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New Photos Of Feelgood U.K. Cinema: ‘Song For Marion’ Starring Gemma Arterton & Dustin Hoffman-Directed ‘Quartet’

New Photos Of Feelgood U.K. Cinema: 'Song For Marion' Starring Gemma Arterton & Dustin Hoffman-Directed 'Quartet'

Looking for a couple of movies that will warm your heart and not tax your brain? Well, the ever reliable U.K. film industry has a couple of easy to digest, not too difficult movies that go down nice and smooth and there are some pics from both.

First up is “Song For Marion,” which pairs old people and music in an ever so delightful concoction (sarcasm alert). Gemma Arterton plays Elizabeth, the volunteer leader of an elderly choir, who meets her match in Arthur (Terence Stamp), a grump who can barely tolerate his wife Marion’s (Vanessa Redgrave) participation in this group. But nosey Elizabeth can’t help but try and break through to Arthur, and pretty soon, songs are sung, tears are wiped away and lessons are learned. Awww. The film closed TIFF with a whisper, and as you might guess by now we didn’t really care for it. No release date yet, and given the lukewarm reception, expect The Weinstein Company to drop the film sometime next year.

Meanwhile, Dustin Hoffman‘s directorial debut, “Quartet” also hit TIFF, bringing with it another story of Old People and Music. This time Maggie Smith, Tom Courtenay, Billy Connolly and Pauline Collins star as four retired opera singers who are gearing up to celebrate Verdi’s birthday, when a face from their past comes in and disrupts their lives to dramedic effect. We missed this one in Toronto, but we didn’t hear much buzz about it on the floor. But the Weinsteins are hoping for some kind of awards season play, with the movie slated for a late game, December 28th release.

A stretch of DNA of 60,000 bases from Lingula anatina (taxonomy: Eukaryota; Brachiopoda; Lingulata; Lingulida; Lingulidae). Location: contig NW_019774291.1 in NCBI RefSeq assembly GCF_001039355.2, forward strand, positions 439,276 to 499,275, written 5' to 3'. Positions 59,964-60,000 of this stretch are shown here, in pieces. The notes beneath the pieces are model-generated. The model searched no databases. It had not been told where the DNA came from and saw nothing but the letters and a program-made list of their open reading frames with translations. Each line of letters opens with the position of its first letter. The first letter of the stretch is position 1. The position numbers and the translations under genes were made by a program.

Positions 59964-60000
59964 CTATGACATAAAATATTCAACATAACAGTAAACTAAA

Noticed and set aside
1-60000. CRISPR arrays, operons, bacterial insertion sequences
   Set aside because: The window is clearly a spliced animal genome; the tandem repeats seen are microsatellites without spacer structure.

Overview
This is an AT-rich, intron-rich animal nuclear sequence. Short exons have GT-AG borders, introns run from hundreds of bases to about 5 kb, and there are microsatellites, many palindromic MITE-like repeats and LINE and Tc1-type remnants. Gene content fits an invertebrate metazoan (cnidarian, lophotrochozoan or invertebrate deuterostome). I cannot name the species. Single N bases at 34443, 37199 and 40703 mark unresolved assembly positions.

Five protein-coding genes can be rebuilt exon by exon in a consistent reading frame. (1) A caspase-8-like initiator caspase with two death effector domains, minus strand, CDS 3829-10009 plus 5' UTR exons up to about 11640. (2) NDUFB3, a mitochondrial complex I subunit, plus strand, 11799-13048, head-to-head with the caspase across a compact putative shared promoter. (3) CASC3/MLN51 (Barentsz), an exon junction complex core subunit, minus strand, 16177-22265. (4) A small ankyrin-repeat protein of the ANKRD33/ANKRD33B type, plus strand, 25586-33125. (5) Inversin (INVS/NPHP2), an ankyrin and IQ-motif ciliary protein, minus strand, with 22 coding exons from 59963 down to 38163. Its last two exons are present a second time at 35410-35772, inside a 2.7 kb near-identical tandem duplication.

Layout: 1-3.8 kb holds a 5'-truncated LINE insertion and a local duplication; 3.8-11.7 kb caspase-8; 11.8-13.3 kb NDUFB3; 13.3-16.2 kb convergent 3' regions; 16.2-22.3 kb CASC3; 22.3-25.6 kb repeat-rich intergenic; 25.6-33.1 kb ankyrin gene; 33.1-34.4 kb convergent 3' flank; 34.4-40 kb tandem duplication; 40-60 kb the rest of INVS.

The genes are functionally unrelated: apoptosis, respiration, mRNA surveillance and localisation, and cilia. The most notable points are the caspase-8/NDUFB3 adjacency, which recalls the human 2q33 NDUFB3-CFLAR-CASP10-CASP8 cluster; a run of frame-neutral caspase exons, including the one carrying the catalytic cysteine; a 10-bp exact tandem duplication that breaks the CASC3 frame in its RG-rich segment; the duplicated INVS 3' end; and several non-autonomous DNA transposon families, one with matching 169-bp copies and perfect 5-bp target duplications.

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Paul Andrew Williams

Okay, the director of a film that has been criticised by this critic or journalist, whatever he may wish to call himself.

First of all, "we didn't really care for it" This was written by one man, so that "we" needs to be replaced with an "I".

Secondly, unless he was at a TOTALLY different screening to the gala night I was at, or the Press & Industry screening the producers were at, I don't understand where the there was a "lukewarm reception" ??? Could you please tell everybody Kevin???? The situation was in the press & industry screening ended on applause, not a usual thing for P&I screenings.

As for the GALA night. The standing ovation, the tears and grateful audience members I spoke to didn't feel very "Lukewarm". The film sold to every territory while at the festival, not bad for Lukewarm tosh. It really annoys me when critics, when no real qualifications are needed to be one, can type and say whatever they want about something, that if they had ever managed to do themselves, would understand how unhelpful incorrect and misleading reviews and comments can damage a persons livelihood.

It is extremely ignorant of someone to write in this way and perhaps for a website to air it. I honestly don't mind people disliking my film, I'm not stupid and understand that it won't be to everyone's taste. But at least have the decency to be honest and impartial with the facts. If Kevin didn't like it that's fine, if he wants to write about it, that's also fine. However, the correct term should be, "It had a lukewarm reception from me, Kevin" And not the lie that's written above.

I'm quite prepared to listen or debate with Kevin or any one else from the site who chose to write the above article.

Paul Andrew Williams
Writer/Director of Song For Marion.

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